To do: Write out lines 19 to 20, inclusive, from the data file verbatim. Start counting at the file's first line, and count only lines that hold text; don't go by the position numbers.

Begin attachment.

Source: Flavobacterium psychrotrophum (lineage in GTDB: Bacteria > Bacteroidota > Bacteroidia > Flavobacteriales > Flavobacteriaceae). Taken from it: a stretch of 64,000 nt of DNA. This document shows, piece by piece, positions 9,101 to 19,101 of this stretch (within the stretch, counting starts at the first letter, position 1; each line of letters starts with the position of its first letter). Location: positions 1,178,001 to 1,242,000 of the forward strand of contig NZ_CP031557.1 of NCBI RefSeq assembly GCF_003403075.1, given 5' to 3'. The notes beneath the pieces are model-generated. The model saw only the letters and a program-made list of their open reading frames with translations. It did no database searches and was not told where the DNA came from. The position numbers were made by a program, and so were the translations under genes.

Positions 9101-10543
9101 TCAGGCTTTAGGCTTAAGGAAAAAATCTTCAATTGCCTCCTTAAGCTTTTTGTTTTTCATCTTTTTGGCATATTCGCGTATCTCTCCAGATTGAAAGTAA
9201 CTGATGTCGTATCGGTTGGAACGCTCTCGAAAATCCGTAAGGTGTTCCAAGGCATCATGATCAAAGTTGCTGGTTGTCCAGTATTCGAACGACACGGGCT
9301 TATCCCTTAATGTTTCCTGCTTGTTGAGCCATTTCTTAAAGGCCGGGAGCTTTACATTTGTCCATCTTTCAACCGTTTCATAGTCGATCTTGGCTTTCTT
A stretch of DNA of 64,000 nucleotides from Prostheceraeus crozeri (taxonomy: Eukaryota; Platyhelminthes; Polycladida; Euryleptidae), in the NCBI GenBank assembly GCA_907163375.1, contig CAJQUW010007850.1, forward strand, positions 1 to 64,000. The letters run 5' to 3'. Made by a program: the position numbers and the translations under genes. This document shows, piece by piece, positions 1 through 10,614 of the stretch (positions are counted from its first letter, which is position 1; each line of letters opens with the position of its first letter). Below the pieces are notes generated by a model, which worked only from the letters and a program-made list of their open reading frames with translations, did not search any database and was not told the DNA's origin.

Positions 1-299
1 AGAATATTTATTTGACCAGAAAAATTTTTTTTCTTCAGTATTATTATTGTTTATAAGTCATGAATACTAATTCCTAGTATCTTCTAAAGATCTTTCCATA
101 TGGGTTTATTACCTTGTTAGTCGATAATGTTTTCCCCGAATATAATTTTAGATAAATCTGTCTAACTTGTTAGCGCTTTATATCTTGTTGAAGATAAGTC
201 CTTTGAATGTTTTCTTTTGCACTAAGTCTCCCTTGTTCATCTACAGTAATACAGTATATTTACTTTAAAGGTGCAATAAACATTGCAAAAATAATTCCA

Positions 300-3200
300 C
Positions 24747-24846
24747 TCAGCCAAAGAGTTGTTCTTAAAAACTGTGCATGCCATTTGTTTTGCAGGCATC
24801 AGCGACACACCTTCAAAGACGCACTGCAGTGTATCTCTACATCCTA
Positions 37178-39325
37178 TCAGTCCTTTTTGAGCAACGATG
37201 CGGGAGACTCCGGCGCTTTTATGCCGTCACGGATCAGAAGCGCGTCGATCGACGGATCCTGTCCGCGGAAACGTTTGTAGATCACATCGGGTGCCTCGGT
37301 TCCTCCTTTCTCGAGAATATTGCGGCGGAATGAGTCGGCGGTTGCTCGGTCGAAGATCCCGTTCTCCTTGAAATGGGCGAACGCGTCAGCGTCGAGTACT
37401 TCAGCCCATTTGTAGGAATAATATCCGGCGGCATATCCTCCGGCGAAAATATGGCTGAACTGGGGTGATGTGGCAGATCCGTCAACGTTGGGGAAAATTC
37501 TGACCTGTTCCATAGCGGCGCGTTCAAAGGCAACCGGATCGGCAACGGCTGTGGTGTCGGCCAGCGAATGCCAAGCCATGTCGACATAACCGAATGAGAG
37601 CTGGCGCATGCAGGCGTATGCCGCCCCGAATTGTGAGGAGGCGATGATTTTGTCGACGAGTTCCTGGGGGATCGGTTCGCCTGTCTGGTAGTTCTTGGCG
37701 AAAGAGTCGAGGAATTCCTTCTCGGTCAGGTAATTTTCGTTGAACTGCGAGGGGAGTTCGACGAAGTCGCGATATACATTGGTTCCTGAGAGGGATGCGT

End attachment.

37301 TCCTCCTTTCTCGAGAATATTGCGGCGGAATGAGTCGGCGGTTGCTCGGTCGAAGATCCCGTTCTCCTTGAAATGGGCGAACGCGTCAGCGTCGAGTACT
37401 TCAGCCCATTTGTAGGAATAATATCCGGCGGCATATCCTCCGGCGAAAATATGGCTGAACTGGGGTGATGTGGCAGATCCGTCAACGTTGGGGAAAATTC